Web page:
Power can be ability as in Acts 1:8, speaking in authority as in Acts 4:33, and being filled with faith as in Acts 6:8, among other things.
John the Baptist did not have the spirit and power to call down fire on those who wanted him dead as in 2Kings, chapter 1, nor was he called to confront pagan prophets and have them killed as in 1Kings 18. He came to pave the way for Christ, to rebuke the hypocrites, and call the people to repentance and he did it forcefully and in opposition to not only religious authority but secular authority.
7 The same came for a witness, to bear witness of the Light, that all men through him might believe.
John the Baptist, like the Holy Ghost through the Spirit, pointed toward Christ that all men should believe in Christ and be saved. It is not God’s directive will that any man or woman should perish and go to Hell.
Matthew 18:10 Take heed that ye despise not one of these little ones; for I say unto you, That in heaven their angels do always behold the face of my Father which is in heaven. 11 For the Son of man is come to save that which was lost. 12 How think ye? if a man have an hundred sheep, and one of them be gone astray, doth he not leave the ninety and nine, and goeth into the mountains, and seeketh that which is gone astray? 13 And if so be that he find it, verily I say unto you, he rejoiceth more of that sheep, than of the ninety and nine which went not astray. 14 Even so it is not the will of your Father which is in heaven, that one of these little ones should perish.
1Timothy 2:1 ¶ I exhort therefore, that, first of all, supplications, prayers, intercessions, and giving of thanks, be made for all men; 2 For kings, and for all that are in authority; that we may lead a quiet and peaceable life in all godliness and honesty. 3 For this is good and acceptable in the sight of God our Saviour; 4 Who will have all men to be saved, and to come unto the knowledge of the truth.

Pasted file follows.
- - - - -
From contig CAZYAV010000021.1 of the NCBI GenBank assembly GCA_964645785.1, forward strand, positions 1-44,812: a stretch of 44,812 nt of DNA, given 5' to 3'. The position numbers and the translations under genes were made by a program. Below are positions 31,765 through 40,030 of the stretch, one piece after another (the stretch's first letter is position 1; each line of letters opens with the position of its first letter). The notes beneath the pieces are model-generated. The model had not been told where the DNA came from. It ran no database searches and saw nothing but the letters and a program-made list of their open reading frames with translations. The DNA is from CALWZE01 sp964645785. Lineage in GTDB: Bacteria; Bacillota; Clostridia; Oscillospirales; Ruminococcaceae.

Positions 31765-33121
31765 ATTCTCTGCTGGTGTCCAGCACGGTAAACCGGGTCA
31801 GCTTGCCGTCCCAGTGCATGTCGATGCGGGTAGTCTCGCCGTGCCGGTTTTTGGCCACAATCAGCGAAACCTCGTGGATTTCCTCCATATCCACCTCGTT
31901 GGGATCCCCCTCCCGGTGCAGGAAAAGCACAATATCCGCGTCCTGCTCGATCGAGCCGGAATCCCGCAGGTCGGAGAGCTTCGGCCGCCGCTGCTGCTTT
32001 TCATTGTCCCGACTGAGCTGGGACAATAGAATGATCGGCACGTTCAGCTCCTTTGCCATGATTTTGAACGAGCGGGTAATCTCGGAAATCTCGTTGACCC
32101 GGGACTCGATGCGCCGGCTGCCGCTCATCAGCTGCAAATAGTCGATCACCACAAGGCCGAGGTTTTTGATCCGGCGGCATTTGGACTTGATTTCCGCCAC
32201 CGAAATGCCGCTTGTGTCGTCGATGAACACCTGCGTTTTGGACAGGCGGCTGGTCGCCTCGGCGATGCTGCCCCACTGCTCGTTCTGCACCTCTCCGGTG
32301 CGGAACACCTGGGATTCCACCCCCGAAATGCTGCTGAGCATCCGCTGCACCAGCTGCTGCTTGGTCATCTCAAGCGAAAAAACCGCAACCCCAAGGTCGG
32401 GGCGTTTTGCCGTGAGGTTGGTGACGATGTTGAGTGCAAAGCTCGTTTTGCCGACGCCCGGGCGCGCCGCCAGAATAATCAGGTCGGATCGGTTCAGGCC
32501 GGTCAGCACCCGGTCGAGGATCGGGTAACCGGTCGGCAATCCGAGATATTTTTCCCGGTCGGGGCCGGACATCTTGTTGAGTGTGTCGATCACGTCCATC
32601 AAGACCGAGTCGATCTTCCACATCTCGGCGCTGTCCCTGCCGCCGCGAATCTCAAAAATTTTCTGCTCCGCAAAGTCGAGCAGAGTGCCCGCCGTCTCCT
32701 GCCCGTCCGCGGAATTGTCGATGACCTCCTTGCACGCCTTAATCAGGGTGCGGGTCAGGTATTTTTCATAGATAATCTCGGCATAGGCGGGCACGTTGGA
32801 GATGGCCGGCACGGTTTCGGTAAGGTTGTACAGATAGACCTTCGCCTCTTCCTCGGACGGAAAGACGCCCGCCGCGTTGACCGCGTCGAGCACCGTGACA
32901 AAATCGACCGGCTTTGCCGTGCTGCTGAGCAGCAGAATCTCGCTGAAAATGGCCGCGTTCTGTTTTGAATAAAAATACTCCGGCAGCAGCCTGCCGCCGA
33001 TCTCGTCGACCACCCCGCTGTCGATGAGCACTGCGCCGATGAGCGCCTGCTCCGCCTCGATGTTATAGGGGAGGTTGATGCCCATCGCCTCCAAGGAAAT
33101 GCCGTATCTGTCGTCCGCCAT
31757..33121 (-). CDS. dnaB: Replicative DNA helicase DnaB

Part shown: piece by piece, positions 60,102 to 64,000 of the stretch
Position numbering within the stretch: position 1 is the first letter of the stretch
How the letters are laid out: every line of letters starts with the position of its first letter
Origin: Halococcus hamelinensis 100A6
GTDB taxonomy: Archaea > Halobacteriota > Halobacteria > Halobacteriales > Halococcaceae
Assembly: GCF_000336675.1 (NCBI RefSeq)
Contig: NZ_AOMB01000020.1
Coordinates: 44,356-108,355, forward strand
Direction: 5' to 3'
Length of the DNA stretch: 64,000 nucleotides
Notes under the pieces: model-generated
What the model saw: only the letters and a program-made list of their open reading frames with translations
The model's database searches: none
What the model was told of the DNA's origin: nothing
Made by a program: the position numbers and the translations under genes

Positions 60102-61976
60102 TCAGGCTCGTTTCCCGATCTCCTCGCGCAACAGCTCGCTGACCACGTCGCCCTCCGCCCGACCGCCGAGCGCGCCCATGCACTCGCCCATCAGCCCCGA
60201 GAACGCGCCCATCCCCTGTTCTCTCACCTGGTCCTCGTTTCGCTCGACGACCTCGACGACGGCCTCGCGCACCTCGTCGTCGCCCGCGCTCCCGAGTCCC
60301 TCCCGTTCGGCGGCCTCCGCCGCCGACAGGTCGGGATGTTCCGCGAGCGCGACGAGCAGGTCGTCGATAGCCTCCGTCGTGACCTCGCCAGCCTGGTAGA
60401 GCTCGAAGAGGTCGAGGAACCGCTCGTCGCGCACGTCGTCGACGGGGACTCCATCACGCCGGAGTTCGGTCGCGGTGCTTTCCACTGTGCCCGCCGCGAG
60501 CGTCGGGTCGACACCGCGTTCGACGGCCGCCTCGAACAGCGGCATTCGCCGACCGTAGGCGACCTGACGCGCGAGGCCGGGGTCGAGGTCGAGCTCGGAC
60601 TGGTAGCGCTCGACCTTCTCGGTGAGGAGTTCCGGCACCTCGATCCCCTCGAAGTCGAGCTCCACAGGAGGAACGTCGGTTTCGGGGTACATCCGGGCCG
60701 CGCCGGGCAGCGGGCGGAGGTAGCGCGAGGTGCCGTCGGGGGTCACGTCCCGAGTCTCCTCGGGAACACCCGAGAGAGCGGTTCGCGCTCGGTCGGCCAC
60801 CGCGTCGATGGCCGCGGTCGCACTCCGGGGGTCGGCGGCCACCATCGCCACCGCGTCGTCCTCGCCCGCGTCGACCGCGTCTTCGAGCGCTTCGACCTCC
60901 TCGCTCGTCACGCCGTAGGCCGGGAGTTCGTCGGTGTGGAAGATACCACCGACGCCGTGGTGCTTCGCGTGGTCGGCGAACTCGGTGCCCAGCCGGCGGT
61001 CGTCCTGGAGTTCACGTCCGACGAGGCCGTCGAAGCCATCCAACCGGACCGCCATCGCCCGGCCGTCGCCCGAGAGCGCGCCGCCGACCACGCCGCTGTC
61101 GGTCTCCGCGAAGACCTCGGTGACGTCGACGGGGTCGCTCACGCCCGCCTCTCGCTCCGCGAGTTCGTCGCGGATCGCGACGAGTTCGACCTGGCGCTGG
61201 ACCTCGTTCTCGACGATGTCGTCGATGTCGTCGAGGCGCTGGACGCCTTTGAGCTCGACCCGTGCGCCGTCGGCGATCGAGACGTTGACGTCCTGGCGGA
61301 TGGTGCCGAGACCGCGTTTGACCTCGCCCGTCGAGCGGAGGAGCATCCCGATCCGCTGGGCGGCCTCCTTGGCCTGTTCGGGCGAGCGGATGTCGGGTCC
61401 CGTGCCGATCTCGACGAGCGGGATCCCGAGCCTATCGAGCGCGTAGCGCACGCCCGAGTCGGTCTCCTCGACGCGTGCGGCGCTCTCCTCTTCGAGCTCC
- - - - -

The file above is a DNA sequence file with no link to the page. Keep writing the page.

2Peter 3:9 The Lord is not slack concerning his promise, as some men count slackness; but is longsuffering to us-ward, not willing that any should perish, but that all should come to repentance.
So, Calvinists are wrong, in the assumption that God created certain people for the sole purpose of destroying them in eternity. But, those opposed to Calvinism often take free will to an extreme degree. You have the choice of whom you will follow and you make that choice, even as a believer, a dozen times a day with each decision of moral weight. But, you have no control over the outcome of your decision, only God does. If you follow your flesh sin will take you, as preachers say, farther than you want to go, make you stay longer than you want to stay, and make you pay more than you want to pay.
If you choose to follow God you may find yourself being led, like Moses, to things you never even imagined. Just measure all things that you think God has laid on your heart against the clear words of the Bible, “rightly dividing,” the word.
But, back to the verse, John the Baptist came to preach Christ, and he did.